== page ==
Receptor(-like) kinases with Lysin Motif (LysM) domains in their extracellular region play crucial roles during plant interactions with microorganisms; e.g. Arabidopsis thaliana CERK1 activates innate immunity upon perception of fungal chitin/chitooligosaccharides, whereas Medicago truncatula NFP and LYK3 mediate signalling upon perception of bacterial lipo-chitooligosaccharides, termed Nod factors, during the establishment of mutualism with nitrogen-fixing rhizobia. However, little is still known about the exact activation and signalling mechanisms of MtNFP and MtLYK3. We aimed at investigating putative molecular interactions of MtNFP and MtLYK3 produced in Nicotiana benthamiana. Surprisingly, heterologous co-production of these proteins resulted in an induction of defence-like responses, which included defence-related gene expression, accumulation of phenolic compounds, and cell death. Similar defence-like responses were observed upon production of AtCERK1 in N. benthamiana leaves. Production of either MtNFP or MtLYK3 alone or their co-production with other unrelated receptor(-like) kinases did not induce cell death in N. benthamiana, indicating that a functional interaction between these LysM receptor-like kinases is required for triggering this response. Importantly, structure-function studies revealed that the MtNFP intracellular region, specific features of the MtLYK3 intracellular region (including several putative phosphorylation sites), and MtLYK3 and AtCERK1 kinase activity were indispensable for cell death induction, thereby mimicking the structural requirements of nodulation or chitin-induced signalling. The observed similarity of N. benthamiana response to MtNFP and MtLYK3 co-production and AtCERK1 production suggests the existence of parallels between Nod factor-induced and chitin-induced signalling mediated by the respective LysM receptor(-like) kinases. Notably, the conserved structural requirements for MtNFP and MtLYK3 biological activity in M. truncatula (nodulation) and in N. benthamiana (cell death induction) indicates the relevance of the latter system for studies on these, and potentially other symbiotic LysM receptor-like kinases.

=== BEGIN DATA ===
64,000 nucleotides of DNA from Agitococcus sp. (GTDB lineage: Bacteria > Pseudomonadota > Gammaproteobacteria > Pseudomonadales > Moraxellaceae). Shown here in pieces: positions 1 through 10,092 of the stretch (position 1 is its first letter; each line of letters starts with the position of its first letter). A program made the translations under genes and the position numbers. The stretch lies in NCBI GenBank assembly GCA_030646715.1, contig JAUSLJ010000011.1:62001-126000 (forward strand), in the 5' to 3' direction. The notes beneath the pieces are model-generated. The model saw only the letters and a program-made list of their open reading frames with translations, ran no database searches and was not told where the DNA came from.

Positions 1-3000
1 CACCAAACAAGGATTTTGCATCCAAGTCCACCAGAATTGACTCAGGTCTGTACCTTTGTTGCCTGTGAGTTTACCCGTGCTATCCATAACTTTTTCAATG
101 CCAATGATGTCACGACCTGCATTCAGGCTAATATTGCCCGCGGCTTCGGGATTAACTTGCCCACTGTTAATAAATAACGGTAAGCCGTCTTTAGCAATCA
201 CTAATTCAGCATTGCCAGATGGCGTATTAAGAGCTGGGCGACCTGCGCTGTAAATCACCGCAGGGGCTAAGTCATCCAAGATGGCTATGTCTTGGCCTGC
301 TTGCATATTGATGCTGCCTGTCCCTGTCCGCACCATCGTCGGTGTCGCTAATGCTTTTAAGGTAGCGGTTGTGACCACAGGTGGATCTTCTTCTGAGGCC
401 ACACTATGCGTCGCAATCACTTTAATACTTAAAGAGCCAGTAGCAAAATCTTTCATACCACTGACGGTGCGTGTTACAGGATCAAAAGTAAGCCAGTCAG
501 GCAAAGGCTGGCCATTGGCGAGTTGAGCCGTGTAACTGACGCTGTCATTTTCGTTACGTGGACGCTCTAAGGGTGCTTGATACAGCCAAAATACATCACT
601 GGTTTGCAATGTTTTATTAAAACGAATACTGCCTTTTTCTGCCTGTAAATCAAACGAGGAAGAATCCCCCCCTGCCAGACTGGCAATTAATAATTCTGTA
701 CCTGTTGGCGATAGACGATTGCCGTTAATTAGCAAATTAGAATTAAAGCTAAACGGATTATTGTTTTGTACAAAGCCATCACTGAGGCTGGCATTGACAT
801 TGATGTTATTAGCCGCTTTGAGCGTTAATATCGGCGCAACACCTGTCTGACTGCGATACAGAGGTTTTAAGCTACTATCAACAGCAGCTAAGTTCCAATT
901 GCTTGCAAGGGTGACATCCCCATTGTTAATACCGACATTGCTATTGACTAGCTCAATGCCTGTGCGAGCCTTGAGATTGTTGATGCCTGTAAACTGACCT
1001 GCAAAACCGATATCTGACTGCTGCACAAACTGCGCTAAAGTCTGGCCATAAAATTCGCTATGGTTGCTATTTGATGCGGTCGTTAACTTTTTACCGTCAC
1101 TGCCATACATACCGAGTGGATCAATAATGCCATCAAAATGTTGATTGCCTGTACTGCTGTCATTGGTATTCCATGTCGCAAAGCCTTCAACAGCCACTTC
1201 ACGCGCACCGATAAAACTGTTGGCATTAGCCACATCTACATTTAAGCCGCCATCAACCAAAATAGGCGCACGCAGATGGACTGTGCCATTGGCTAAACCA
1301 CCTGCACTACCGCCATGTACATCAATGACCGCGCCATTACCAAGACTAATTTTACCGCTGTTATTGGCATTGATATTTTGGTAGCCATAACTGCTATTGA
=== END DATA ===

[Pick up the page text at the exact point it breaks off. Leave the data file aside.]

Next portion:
doi:10.1371/journal.pone.0065055
PMCID: PMC3672211  PMID: 23750228
3.  One-Step Agrobacterium Mediated Transformation of Eight Genes Essential for Rhizobium Symbiotic Signaling Using the Novel Binary Vector System pHUGE 
PLoS ONE  2012;7(10):e47885.
Advancement in plant research is becoming impaired by the fact that the transfer of multiple genes is difficult to achieve. Here we present a new binary vector for Agrobacterium tumefaciens mediated transformation, pHUGE-Red, in concert with a cloning strategy suited for the transfer of up to nine genes at once. This vector enables modular cloning of large DNA fragments by employing Gateway technology and contains DsRED1 as visual selection marker. Furthermore, an R/Rs inducible recombination system was included allowing subsequent removal of the selection markers in the newly generated transgenic plants. We show the successful use of pHUGE-Red by transferring eight genes essential for Medicago truncatula to establish a symbiosis with rhizobia bacteria as one 74 kb T-DNA into four non-leguminous species; strawberry, poplar, tomato and tobacco. We provide evidence that all transgenes are expressed in the root tissue of the non-legumes. Visual control during the transformation process and subsequent marker gene removal makes the pHUGE-Red vector an excellent tool for the efficient transfer of multiple genes.